- Receiving a contact status between the authoritative user and the searching user within a social networking service, and
- Transmitting instructions to display data associated with authoritative users of the second set of authoritative users with search results responsive to the search query, the data including the contact status for each authoritative user in the second set of authoritative users.
The authors that rank in search results for a searcher they are connected to in Google+, do so because Google has decided that those authors rank for certain “Trigger Queries”. If that query is one used by a connected searcher. What the patent doesn’t tell us is how Google decides whether one or more people should have their content rank well for trigger queries.
The authoritative user data (from an authoritative user database) may include:
- Query (Q) data
- Authoritative user (AU) data and
- Score (S) data, determined from one or more social networking services. In some examples, an authoritative user is authoritative for one or more queries with the score providing a relative measure of the authoritativeness of authoritative user for a particular query. For example, a first user and a second user can be determined to be authoritative users for a query, and a first score and a second score can be respectively associated with the first and second users for the query. The first score can exceed, e.g., be greater than, the second score or a threshold, indicating that the first user is deemed to be more authoritative on topics underlying the query than the second user or an authoritative user in general, respectively. In some examples, the authoritative user data is organized in triples (e.g., (Q, AU, S)), where each triple denotes that user AU is authoritative for query Q with the score. S
The patent does also tell us that queries to be used as trigger queries may be decided upon by popularity of those queries. If there are enough searches for a specific query, it might be chosen by Google to be associated with an authoritative author.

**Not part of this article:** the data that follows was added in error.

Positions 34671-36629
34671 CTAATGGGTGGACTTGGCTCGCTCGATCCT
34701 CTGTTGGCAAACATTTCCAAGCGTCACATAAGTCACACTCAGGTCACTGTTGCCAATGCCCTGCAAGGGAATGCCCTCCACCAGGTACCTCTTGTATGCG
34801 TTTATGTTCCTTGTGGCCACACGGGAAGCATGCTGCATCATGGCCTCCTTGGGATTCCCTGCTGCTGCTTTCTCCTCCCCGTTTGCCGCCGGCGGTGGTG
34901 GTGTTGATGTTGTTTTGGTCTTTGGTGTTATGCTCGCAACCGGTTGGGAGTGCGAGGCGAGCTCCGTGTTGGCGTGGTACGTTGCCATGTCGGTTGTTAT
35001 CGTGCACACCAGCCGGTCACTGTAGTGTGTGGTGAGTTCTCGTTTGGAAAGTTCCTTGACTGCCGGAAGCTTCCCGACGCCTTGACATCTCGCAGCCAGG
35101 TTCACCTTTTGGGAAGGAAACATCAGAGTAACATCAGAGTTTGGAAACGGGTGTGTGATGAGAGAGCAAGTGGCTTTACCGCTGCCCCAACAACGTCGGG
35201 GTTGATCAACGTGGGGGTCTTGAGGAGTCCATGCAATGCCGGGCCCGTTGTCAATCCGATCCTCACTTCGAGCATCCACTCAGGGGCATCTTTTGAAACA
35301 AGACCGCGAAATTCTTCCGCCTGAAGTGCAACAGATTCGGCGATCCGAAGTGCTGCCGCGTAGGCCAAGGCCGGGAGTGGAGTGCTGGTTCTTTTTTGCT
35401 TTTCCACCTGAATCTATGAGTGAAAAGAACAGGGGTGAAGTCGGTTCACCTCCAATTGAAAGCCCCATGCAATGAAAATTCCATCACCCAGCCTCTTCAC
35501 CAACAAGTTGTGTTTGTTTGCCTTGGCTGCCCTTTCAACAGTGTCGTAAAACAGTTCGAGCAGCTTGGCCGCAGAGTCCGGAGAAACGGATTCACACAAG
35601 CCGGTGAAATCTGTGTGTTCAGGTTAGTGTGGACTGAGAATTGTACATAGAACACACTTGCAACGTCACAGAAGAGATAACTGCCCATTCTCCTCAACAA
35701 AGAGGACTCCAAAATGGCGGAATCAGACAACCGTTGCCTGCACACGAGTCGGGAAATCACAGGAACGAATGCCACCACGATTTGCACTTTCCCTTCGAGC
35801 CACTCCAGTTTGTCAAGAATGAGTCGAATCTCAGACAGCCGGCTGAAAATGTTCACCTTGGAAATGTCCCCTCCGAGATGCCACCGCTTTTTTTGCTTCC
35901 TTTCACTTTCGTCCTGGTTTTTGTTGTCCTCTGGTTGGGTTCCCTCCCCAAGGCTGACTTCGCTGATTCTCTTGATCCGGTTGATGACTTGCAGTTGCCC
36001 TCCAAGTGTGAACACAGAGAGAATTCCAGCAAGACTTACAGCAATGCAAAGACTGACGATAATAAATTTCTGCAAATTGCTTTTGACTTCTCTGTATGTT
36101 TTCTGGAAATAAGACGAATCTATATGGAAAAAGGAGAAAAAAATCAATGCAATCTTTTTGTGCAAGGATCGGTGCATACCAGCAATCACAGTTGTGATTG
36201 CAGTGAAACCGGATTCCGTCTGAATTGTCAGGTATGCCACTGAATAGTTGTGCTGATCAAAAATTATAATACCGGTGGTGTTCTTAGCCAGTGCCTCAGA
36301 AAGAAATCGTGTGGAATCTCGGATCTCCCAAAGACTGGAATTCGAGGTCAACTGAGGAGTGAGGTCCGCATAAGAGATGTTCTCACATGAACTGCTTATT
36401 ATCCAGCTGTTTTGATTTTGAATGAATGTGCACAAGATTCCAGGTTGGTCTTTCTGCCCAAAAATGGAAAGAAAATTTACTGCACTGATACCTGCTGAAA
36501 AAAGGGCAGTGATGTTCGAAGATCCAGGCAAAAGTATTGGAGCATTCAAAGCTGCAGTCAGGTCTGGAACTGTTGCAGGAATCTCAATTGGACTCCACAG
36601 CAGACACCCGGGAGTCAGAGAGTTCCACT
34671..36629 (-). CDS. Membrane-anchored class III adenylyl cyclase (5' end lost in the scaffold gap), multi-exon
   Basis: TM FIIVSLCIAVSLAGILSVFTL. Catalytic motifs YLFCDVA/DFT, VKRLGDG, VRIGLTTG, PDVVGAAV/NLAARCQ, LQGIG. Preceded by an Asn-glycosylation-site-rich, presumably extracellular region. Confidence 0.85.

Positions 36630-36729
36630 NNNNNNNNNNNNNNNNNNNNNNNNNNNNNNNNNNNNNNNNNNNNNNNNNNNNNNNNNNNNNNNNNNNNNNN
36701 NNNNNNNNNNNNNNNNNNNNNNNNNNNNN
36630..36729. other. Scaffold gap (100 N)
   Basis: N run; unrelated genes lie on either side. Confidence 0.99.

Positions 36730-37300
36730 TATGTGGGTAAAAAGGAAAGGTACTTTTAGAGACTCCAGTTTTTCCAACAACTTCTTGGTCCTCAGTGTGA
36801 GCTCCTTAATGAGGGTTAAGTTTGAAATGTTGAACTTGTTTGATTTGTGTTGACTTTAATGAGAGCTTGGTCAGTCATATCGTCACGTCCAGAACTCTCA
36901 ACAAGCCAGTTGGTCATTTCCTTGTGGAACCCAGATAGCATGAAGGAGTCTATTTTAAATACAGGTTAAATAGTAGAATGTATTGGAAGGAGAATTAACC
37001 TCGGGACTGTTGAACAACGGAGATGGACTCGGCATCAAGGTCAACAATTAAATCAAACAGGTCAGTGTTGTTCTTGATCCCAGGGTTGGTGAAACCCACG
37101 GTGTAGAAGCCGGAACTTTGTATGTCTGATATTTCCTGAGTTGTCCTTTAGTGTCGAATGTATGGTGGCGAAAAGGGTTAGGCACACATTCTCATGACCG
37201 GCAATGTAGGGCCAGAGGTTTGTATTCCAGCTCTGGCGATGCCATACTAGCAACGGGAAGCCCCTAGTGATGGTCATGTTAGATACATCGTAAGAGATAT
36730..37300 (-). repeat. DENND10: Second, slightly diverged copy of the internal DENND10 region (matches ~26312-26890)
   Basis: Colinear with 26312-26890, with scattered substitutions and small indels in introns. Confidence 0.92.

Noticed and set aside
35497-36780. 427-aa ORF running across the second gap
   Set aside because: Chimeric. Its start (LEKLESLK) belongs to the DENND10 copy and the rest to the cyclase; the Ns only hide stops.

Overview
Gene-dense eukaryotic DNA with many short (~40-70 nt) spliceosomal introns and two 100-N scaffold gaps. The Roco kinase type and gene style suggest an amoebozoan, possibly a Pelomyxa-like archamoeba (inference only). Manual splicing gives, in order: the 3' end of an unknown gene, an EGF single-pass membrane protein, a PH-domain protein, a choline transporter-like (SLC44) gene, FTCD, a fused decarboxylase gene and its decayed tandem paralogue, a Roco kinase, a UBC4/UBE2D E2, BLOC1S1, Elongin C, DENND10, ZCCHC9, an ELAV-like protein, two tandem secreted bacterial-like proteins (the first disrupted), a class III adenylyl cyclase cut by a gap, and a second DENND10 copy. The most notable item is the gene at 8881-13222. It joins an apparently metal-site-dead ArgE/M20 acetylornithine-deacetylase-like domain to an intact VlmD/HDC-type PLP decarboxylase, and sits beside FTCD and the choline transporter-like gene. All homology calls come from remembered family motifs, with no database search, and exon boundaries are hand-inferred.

We don’t know if Google will be using an information extraction approach to attempt to identify who the “author” is of content found on the Web in the future, but it’s possible. Rather than Google relying upon authors who aren’t setting up authorship markup in many cases (see the Eric Enge article), Google may sidestep that approach completely.
If people aren’t paying much attention to authorship badges when they are searching and are logged out of Google Plus, showing those badges doesn’t make sense. If Google re-ranks a search result by boosting its ranking because it thinks the author is authoritative for a particular query, Google doesn’t need to display an author photo. Google doesn’t annotate pages in search results with things like PageRank numbers, even though Lawrence Page did show off PageRank annotations in the first provisional patent for PageRank.
If Google were to tip its hat in some way to show that it was ranking a page higher because it believes that page and its author is authoritative for a topic, that knowledge might potentially be abused by people attempting to manipulate search results. If Google determines that you are authoritative for a query, it may not let you know. It might hide that decision. I would if I were Google.